Ojukwu came into national prominence upon his appointment as military governor in 1966 and his actions thereafter. A coup in January 1966 and a counter coup in July 1966 by different military factions, perceived to be ethnic coups, resulted in pogroms in Northern Nigeria in which Igbos were predominantly killed. Ojukwu led talks and sought an end to the pogroms and hostilities by seeking peace with the then Nigerian military leadership, headed by General Yakubu Gowon. The military leadership met in Aburi Ghana (the Aburi Accord), but the agreement reached there was not implemented to all parties satisfaction upon their return to Nigeria. The failure to reach a suitable agreement, the decision of the Nigerian military leadership to establish new states in the Eastern Region and the continued pogrom in Northern Nigeria led Ojukwu to announce a breakaway of the Eastern Region under the new name Biafra republic in 1967. These sequence of events sparked the Nigerian Civil War. Ojukwu led the Biafran forces and on the defeat of Biafra in January 1970, and after he had delegated instructions to Philip Effiong he went into exile for 13 years, returning to Nigeria following a pardon. Ikemba Odumegwu Ojukwu died on 25 November 2011.—Wikipedia

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Chukwuemeka Odumegwu Ojukwu (1933-2011). The man who will always be remembered as the face and voice of the attempted Biafran secession from Nigeria in the 1960s. He was a master of vocal expression, though prone to moments of grandiloquence. But he had his moments of effective understatement. I recall an interview conducted in Paris during the 1970s. A British reporter, I think Frederick Forsyth,... was reading him a verbatim account of what his rival Lt. Colonel Gowon had told him at the time was his opinion of his fellow colonel, Ojukwu: "I know Ojukwu. We both served in the same army and I can tell you that he is ambitious. He really cannot be trusted..."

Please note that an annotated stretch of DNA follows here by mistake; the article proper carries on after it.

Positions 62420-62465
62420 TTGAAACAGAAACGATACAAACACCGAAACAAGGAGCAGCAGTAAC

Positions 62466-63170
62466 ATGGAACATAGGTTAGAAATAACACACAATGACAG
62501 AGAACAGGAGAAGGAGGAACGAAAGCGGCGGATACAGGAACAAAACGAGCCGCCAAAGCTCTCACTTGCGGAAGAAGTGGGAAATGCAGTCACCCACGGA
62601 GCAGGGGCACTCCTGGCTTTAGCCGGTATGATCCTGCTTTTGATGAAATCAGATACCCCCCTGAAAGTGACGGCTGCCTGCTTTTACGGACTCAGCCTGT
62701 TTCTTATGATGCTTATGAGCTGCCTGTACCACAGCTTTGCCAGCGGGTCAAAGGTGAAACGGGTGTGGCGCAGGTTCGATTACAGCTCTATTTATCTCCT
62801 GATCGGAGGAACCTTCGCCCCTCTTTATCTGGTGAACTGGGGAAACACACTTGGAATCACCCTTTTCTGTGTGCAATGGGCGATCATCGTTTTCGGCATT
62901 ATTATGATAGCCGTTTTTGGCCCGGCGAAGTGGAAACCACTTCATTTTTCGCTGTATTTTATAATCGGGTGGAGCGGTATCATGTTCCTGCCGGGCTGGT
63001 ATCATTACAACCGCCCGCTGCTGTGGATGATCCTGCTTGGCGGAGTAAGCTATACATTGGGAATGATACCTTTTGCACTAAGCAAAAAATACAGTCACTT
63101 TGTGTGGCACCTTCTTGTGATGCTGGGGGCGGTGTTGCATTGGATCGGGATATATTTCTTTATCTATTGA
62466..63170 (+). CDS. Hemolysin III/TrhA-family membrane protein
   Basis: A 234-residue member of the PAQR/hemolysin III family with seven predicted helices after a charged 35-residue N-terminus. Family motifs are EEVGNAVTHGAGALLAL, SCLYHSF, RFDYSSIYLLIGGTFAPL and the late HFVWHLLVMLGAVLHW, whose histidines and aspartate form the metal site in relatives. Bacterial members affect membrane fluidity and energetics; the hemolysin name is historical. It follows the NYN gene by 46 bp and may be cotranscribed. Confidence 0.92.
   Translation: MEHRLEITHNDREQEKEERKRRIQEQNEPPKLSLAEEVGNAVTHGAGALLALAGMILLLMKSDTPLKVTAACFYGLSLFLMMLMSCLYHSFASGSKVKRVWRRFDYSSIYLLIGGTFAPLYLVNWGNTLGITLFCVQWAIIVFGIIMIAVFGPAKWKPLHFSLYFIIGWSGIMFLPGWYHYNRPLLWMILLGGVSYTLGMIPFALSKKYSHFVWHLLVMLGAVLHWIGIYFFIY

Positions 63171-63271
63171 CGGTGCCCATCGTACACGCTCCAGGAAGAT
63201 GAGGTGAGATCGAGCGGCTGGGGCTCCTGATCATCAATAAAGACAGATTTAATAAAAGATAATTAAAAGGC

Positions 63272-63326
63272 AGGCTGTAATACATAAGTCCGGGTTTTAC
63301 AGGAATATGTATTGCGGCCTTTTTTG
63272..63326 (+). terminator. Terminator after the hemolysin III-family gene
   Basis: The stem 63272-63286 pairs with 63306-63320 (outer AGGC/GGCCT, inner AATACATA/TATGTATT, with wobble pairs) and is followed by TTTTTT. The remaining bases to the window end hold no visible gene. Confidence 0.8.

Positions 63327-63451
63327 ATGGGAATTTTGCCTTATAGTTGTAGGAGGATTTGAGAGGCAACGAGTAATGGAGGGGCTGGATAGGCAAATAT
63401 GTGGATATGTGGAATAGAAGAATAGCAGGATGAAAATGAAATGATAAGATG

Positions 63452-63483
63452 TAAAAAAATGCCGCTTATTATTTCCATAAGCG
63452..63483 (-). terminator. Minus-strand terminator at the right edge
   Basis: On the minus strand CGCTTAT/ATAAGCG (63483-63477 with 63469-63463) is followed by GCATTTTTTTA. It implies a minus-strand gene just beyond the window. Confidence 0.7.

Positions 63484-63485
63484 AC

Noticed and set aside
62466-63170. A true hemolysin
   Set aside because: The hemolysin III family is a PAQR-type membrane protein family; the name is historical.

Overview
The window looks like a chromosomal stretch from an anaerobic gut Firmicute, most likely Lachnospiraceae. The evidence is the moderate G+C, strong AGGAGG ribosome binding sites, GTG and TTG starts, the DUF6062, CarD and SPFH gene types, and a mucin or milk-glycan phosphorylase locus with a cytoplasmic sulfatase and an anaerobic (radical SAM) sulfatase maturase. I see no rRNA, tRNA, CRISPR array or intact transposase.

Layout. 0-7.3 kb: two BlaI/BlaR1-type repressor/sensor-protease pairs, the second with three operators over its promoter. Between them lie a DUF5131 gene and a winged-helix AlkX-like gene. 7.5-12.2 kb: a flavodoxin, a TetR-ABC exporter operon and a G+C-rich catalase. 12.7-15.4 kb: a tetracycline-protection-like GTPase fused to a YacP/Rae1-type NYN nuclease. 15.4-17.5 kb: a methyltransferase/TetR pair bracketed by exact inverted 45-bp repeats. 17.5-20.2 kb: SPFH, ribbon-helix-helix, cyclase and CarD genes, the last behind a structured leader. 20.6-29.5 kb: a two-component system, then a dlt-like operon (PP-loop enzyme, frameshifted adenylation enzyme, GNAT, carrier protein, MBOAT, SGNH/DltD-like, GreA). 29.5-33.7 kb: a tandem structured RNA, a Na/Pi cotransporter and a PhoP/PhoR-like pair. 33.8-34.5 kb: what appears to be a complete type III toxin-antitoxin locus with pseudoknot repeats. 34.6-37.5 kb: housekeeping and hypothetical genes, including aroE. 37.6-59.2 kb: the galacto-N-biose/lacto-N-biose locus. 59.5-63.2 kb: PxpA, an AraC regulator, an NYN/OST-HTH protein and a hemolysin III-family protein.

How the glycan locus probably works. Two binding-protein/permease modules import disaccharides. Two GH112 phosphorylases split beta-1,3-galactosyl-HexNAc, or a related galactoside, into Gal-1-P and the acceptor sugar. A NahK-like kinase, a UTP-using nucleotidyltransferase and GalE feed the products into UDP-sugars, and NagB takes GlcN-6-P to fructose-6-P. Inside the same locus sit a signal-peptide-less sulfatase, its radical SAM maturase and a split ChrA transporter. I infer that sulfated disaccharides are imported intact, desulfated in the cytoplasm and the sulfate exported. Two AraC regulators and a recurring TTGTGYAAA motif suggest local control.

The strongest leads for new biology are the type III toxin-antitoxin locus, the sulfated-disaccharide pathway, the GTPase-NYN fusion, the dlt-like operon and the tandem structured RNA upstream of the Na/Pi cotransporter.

It is a fairly lengthy personal indictment. The segment starts which archival footage of Gowon speaking before the reporter completes the words and puts it to Ojukwu. A pause ensues which is then punctuated by a ball-puff of exhaled smoke before Ojukwu replies, almost lazily: "We had a war in Nigeria. Gowon was on one side. I was on the other. That really is all there is to it."—Adeyinka Makinde

Ojukwu's thinking was excellent, but his actions were premature; though most of today's suffering were caused by Gen. Aguiyi Ironsi and Nnamdi Azikiwe; Onyeka is a rare gem and he knows what pain means.—Francis Adie Ushie

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AALBC.com's 25 Best Selling Books


 

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#25 - Beyond the Black Lady: Sexuality and the New African American Middle Class  by Lisa B. Thompson

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Sister Citizen: Shame, Stereotypes, and Black Women in America

By Melissa V. Harris-Perry

According to the author, this society has historically exerted considerable pressure on black females to fit into one of a handful of stereotypes, primarily, the Mammy, the Matriarch or the Jezebel.  The selfless Mammy’s behavior is marked by a slavish devotion to white folks’ domestic concerns, often at the expense of those of her own family’s needs. By contrast, the relatively-hedonistic Jezebel is a sexually-insatiable temptress. And the Matriarch is generally thought of as an emasculating figure who denigrates black men, ala the characters Sapphire and Aunt Esther on the television shows Amos and Andy and Sanford and Son, respectively.